Tag Archives: sausage

Spenser for Dinner

So I ended up with a copy of Robert B. Parker’s Bad Business.

RBP Bad Business

Just the kind of read to unwind a busy work week on the Friday of my weekend.

(That sounds rather convoluted, but since week-ends are considered Saturday and Sunday, but I work Saturday, so my not at work days are Sunday and Monday….which makes Tuesday my Monday and Thursday my hump day and Saturday my Friday. So, SATURDAY, I read this book on Saturday night.)

And there were several cooking/eating/ food scenes in the book, because that’s the way Spenser is and that’s how Robert B. Parker writes.  I remembered, back in the day when  the books had been a TV series called Spenser for Hire


Robert Urich was Spenser

Robert U spes leatehr

and a pretty good stand in for Robert B. Parker

RBP with dog

Complete aside: Season 3 – that was 1987  –  they filmed a Thanksgiving episode. Which include scenes shot at Plimoth Plantation.

Spenser season 3

All three seasons are available on DVD

Season 3, Episode 7 Thanksgiving

 First Aired: November 29, 1987

Spenser takes Susan to Plymouth for Thanksgiving and runs into an old Army buddy whose down on his luck. When his friend, Mike Kaminsky, is accused of murdering the young wife of an elderly philanthropist, Spenser tries to prove him innocent. As Susan looks after the Kaminsky family, Spenser and Hawk search out the shifty background of the murder victim, and deal with the controversy conscious step-son. Attempts on Spenser’s life ultimately lead he and Hawk to the those responsible.

Someone (actually, quite a few of us) got to come in early to be pilgrim ‘extras’. Should you watch said episode and see a pilgrim with a dead goose?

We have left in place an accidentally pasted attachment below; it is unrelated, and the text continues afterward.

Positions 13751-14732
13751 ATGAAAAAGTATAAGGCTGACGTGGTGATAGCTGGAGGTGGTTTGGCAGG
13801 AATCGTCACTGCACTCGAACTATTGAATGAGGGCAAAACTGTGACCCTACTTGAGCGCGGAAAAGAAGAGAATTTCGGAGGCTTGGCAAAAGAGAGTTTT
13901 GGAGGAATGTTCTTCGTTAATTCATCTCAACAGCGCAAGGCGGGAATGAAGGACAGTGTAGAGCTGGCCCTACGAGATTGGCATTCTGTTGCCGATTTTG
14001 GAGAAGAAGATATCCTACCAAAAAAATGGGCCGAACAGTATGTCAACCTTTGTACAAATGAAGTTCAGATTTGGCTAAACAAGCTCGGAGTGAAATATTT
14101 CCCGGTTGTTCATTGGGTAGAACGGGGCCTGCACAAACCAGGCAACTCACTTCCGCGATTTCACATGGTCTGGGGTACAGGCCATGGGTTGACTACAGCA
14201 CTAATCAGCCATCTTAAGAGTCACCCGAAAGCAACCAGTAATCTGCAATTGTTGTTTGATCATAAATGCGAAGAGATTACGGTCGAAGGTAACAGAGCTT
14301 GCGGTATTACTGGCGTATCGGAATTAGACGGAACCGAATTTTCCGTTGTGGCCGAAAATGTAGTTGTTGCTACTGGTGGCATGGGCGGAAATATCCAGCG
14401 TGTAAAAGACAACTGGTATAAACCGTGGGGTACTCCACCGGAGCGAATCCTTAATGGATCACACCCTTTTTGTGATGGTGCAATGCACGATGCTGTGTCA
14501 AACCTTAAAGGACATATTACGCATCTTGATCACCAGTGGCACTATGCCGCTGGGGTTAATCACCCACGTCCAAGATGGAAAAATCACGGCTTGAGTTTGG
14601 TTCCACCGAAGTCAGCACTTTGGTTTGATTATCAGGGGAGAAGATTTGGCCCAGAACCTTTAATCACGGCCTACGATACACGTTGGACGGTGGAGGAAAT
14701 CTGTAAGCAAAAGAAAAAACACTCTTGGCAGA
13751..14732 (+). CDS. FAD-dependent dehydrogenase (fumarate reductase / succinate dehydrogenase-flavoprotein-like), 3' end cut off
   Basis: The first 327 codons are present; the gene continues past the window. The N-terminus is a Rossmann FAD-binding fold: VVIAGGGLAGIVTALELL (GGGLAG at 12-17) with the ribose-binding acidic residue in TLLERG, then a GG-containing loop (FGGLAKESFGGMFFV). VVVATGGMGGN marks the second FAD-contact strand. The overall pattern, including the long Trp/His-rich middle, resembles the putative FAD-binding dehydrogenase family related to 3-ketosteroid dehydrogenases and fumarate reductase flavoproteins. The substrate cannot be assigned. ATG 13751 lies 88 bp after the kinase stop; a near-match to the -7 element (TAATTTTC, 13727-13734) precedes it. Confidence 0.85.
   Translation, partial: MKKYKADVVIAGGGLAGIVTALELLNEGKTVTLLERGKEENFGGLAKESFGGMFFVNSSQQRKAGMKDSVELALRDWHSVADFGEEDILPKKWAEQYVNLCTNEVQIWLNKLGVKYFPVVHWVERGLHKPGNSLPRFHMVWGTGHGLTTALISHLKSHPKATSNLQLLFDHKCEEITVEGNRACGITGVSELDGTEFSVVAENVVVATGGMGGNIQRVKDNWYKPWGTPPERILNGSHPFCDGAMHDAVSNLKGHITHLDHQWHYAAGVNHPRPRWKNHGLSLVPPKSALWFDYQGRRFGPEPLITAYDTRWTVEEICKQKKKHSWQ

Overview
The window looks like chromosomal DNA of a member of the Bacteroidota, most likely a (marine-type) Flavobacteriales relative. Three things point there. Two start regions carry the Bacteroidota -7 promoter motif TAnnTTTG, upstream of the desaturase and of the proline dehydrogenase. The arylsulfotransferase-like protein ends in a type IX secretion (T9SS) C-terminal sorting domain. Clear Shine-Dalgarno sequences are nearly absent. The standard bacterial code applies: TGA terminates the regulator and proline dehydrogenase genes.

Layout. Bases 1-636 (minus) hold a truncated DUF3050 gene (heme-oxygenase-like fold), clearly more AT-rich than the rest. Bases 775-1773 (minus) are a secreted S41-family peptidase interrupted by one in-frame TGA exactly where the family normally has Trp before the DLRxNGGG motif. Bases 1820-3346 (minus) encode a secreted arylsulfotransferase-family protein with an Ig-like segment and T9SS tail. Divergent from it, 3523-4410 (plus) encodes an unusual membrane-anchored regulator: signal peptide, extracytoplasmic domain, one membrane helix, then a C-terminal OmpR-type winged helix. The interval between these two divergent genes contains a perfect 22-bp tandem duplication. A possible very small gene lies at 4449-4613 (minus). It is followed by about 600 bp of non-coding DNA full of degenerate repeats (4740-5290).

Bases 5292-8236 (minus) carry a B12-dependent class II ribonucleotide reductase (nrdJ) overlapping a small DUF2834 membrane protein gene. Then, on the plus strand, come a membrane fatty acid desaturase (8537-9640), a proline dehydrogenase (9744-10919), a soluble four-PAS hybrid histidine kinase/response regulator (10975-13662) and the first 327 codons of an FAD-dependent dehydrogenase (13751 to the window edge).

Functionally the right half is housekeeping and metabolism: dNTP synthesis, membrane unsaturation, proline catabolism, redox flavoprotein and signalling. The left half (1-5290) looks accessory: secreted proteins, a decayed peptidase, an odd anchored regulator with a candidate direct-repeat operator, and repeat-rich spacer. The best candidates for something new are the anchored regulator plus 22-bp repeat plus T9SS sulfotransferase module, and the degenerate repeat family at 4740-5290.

But my 15 seconds of fame is a story for another day.

Since the series was called Spenser for Hire, I thought the companion cookbook should be called

Spenser for Dinner

Because of course, there should be a cookbook.

Back to Bad Business.

At the very beginning of Chapter 46, Vinnie is cooking up sausage and vinegar peppers…..


But any pickled pepper could work in this…

So I checked out the North End Italian Cookbook, and sure enough – sausage and vinegar peppers with potatoes.

sausage vinegar pepper FOOD

Sausage and Vinegar Peppers and Potatoes

2 # Italian sausage

1/4 cup olive oil

6 large potatoes, peeled, sliced thick and wiped dry

6-8 vinegar peppers

  1. Brown the sausages in the oil. Remove from the pan.

  2. Add the potatoes to the oil , turning till cooked and crispy.

  3. Add the sausage back and then tear the peppers on top, letting the juices fall in with the meat and potatoes. There will be steam when he vinegar hits the pan, so be careful.

  4. Turn off heat, cover  and and let rest 5 minutes before serving.

  5. The note in the cookbook says hold for a second day, but I’ve made some stellar fritatta…..just saying.

  6. adapted from pages 103-4

North End Ital cb mine

For Italian food from Boston, any one of the editions of North End Italian Cook Book will be your friend.

SPenser for Hire - Hawk and spenser

Did I mention Avery Brooks? He was in the series, too.

Leave a comment

Filed under Books, Italian, New England, Supper, The 1980's, TV shows

Hot Dog!

July is National Hot Dog Month!

bogie dog steakA hot dog at the ball park is better than steak at the Ritz. – Humphrey Bogart

UNLESS…he said…

bogie dog rbI, for one, am sticking by the HOT DOG…


because this is sooo about the hot dog – not the steak or roast beef or even the Ritz

Saturday night is traditionally Franks and Beans night  ’round these parts. (’round these parts? Have I been listening to too much country music??)

beans BM

Beans. Boston Baked. OK, they come in cans,too, but the jar is shaped like a bean pot. A deep breath away from twee.

This a 2 gallon bean pot from the Pot Shop in Boston - this makes 5 pounds of beans...thats a lotta bean!

This a 2 gallon bean pot from the Pot Shop in Boston – this makes 5 pounds of beans…that’s a lotta bean! But it’s hot dog month, so the beans will have to keep. Is there a National Baked Bean Month – or even a Day? Later.

We are having Franks and Beans (ok – and some leftover potato salad) because I found some Maple Leaf Franks….

Just like Uncle Al used to make.

Except this batch all the dogs were pretty much the same….not that that’s a bad thing.

maple-leaf-top-dogs-original-wieners_483And I also found the turn of the last century recipe for the Frankfort Sausages that I made in a workshop that was TEN years ago, where does the time fly?